Publication date: 22 May 2008
Drawing on the pioneering work of Janet, Freud, Sullivan, and Fairbairn, Elizabeth Howell develops a comprehensive model of the dissociative mind. Dissociation, for her, suffuses everyday life; it is a relationally structured survival strategy that arises out of the mind’s need to allow interaction with frightening but still urgently needed others. For therapists dissociated selfstates are among the everyday fare of clinical work and gain expression in dreams, projective identifications, and enactments. Pathological dissociation, on the other hand, results when the psyche is overwhelmed by trauma and signals the collapse of relationality and an addictive clinging to dissociative solutions.
Howell examines the relationship of segregated models of attachment, disorganised attachment, mentalisation, and defensive exclusion to dissociative processes in general and to particular kinds of dissociative solutions. Enactments are reframed as unconscious procedural ways of being with others that often result in segregated systems of attachment. Clinical phenomena associated with splitting are assigned to a model of ‘attachment-based dissociation’ in which alternating dissociated self-states develop along an axis of relational trauma.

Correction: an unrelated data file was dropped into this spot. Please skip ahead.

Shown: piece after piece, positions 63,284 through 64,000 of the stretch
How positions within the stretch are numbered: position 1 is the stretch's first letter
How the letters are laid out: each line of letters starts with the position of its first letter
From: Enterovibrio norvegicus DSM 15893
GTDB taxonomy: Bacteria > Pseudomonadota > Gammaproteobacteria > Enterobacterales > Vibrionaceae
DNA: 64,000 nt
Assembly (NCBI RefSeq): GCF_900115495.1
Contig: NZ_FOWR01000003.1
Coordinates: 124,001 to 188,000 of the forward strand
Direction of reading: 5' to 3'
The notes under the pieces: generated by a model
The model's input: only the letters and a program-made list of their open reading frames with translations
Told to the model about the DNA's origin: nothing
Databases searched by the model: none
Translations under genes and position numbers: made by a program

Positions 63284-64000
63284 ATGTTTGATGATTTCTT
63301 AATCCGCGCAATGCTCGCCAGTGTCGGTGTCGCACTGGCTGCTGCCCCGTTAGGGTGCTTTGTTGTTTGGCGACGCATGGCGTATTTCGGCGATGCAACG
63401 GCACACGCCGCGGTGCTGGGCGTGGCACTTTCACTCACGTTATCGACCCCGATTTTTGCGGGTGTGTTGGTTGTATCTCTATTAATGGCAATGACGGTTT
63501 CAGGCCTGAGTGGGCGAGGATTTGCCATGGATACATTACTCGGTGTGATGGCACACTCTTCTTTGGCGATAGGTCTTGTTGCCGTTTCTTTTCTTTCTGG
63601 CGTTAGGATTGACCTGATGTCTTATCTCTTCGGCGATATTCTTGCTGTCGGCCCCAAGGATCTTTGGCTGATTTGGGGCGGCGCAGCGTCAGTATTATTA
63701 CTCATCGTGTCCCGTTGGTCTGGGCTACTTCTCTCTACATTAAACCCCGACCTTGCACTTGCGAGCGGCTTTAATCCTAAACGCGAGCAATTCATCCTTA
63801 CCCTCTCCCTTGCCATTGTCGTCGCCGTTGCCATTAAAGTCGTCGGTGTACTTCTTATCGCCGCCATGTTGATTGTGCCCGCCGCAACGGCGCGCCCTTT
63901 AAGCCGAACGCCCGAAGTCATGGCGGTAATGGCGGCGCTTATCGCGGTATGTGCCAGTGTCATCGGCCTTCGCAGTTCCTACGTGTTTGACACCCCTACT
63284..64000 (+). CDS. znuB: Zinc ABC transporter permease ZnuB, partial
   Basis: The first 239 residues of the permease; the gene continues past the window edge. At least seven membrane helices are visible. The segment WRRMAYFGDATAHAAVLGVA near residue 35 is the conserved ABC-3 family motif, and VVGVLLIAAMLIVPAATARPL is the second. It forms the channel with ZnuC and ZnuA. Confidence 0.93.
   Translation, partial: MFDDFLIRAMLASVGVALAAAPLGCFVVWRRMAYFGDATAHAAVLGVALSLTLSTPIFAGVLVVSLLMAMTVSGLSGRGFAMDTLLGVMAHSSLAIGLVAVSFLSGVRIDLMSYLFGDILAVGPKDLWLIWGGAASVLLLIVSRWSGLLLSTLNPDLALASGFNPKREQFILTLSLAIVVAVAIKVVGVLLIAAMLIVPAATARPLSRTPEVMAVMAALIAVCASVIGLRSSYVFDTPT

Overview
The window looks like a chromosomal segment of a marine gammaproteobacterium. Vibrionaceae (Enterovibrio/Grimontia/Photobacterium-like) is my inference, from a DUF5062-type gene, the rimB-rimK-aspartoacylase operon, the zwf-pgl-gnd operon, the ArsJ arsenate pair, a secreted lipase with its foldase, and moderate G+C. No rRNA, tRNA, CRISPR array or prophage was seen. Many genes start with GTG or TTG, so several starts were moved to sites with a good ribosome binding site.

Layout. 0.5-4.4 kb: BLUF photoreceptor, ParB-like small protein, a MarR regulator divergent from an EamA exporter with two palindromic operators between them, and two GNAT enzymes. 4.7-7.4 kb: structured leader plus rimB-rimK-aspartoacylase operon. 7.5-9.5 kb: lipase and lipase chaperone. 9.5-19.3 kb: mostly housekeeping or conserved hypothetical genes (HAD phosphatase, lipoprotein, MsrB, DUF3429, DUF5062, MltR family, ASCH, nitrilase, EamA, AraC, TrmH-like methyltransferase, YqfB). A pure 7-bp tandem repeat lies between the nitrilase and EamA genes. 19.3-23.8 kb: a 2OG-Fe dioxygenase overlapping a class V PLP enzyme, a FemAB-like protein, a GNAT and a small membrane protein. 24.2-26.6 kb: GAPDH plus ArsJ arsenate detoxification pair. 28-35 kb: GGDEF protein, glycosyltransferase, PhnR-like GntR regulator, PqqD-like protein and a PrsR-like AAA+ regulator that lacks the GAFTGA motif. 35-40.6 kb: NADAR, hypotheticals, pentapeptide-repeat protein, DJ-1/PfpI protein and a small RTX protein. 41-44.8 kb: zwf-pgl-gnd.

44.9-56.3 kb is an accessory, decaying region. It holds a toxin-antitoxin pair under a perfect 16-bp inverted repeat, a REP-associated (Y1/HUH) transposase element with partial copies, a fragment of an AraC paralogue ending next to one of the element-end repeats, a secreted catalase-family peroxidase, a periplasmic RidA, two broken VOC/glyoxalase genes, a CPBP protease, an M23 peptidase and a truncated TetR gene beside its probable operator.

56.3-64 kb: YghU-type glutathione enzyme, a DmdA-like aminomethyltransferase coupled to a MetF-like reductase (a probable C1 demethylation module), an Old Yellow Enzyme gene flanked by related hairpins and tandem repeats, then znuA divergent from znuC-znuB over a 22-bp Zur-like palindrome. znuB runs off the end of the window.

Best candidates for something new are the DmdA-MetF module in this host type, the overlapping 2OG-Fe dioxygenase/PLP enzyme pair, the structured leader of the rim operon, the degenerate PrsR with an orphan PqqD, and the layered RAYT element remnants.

Later chapters examine dissociation in relation to pathological narcissism; the creation and reproduction of gender; and psychopathy.